The Barry equivalent book title could be ‘Skittling No More’: over the last 20 years for example, half the skittle alleys in Barry have closed.
Yes, this reflects changing social habits, the decline in numbers of local pubs, and also the changing nature of employment, evoked by the names of many of the alleys that have closed such as the ‘Dockers’ and ‘Railwaymen’.
People however, like the ‘Early Birds’ team, have not replaced this activity with another that nudges them to get out of their homes more, mix with people they may not normally have social contact with, or collectively work to a common goal. As a result we have a social capital deficit.
The core assets for existing social capital, the hubs for communal activity are being destroyed or are in significant decline – whether it is a skittle alley closing, declining local newspaper circulations, the local record shop or other community retail closing, or fewer milk deliveries – anything where we help each other, to help each other.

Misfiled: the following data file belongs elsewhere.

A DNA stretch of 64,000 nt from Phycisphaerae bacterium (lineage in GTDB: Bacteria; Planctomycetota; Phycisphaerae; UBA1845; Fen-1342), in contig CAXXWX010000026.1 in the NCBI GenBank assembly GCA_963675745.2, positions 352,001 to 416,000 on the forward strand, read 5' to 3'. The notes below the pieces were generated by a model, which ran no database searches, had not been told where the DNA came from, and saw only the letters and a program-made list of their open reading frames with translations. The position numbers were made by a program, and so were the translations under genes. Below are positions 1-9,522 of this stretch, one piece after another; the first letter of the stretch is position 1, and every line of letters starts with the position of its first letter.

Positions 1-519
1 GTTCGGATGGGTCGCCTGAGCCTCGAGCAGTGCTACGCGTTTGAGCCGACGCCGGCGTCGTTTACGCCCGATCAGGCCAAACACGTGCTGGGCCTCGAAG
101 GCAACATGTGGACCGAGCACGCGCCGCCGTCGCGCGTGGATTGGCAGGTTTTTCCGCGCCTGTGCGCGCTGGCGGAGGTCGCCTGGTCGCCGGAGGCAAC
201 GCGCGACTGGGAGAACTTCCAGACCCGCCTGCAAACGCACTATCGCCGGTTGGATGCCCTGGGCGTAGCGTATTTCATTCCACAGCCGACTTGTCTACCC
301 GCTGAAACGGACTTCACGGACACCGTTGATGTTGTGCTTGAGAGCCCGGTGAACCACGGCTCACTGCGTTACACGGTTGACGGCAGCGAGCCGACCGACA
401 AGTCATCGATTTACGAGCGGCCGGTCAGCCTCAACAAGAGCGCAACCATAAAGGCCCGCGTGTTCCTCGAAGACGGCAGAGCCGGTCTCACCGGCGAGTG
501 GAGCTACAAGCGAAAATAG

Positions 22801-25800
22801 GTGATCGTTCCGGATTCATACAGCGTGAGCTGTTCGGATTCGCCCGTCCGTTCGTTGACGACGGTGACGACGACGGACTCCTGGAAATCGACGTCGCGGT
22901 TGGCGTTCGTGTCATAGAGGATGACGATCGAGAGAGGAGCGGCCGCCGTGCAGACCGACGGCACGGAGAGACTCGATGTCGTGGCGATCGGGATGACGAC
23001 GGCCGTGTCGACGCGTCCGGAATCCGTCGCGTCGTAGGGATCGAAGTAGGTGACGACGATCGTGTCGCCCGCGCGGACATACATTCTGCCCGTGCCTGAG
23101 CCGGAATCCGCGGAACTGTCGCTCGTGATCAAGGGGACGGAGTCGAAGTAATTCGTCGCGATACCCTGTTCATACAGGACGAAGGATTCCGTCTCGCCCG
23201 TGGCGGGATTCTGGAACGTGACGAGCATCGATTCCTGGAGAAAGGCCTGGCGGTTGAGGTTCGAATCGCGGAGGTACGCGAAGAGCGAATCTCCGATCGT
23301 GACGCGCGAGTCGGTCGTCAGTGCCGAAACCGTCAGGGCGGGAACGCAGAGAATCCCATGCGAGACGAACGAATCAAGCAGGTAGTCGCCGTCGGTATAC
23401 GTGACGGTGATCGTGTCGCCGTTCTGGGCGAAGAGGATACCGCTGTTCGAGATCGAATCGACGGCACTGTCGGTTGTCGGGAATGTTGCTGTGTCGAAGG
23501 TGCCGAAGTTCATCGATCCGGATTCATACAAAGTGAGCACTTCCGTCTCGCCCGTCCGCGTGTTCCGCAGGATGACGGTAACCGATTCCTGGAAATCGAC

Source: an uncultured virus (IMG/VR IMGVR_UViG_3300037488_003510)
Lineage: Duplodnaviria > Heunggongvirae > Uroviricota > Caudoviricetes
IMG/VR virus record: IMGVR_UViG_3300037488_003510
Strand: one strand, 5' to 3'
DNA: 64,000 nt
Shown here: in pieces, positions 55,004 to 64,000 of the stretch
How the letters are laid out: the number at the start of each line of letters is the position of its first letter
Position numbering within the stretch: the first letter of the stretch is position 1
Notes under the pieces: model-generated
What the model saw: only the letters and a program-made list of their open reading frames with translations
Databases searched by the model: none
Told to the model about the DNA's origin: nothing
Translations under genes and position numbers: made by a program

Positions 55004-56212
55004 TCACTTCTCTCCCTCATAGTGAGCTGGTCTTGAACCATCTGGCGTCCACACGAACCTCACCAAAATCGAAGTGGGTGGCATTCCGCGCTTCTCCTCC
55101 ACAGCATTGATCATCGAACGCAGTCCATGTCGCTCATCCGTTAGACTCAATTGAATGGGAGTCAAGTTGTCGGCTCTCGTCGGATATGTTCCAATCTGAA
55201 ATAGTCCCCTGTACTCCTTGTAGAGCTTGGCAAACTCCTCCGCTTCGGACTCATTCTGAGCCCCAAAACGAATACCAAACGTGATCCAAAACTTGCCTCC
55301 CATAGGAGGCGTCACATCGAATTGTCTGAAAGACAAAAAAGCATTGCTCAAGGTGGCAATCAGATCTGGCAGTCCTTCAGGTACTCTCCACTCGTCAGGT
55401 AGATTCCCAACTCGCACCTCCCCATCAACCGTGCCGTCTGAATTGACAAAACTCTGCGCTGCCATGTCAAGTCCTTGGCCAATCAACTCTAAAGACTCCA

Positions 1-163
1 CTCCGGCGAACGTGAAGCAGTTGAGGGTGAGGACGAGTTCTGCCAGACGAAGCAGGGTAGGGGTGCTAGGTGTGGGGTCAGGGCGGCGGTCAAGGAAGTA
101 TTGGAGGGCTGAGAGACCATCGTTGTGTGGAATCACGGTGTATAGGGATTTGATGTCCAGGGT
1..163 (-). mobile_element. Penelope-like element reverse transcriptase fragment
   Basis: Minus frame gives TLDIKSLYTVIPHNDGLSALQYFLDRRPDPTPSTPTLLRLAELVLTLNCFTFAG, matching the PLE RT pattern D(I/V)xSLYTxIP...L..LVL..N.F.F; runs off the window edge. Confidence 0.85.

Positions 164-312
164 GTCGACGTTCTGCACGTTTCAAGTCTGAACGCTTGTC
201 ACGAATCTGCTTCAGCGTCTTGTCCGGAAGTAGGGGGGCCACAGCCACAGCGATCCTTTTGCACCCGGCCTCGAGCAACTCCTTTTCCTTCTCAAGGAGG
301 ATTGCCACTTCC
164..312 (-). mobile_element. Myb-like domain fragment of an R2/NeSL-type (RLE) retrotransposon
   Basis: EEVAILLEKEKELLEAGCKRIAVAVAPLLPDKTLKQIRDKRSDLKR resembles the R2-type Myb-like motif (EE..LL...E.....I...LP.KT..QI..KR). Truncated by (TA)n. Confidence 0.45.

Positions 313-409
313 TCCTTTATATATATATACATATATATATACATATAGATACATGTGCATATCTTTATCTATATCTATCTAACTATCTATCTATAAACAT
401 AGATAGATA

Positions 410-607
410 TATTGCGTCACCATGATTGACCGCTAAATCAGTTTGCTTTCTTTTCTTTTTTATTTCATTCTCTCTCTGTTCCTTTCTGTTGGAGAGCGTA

This is not about restoring or trying to keep alive what may be commercially or socially unviable or unsustainable, but rather recognising the social capital consequences of these trends. We need to invest and create new activities to offset the deficit.
Yes, there are those who argue that we are not witnessing a social capital decline but more of a social capital transformation; we may be playing skittles less, but many of us are now, for example, doing park runs or taking part in online forums.
Yet, despite these changes in social engagement, the broad expert consensus is of social capital’s underlying decline.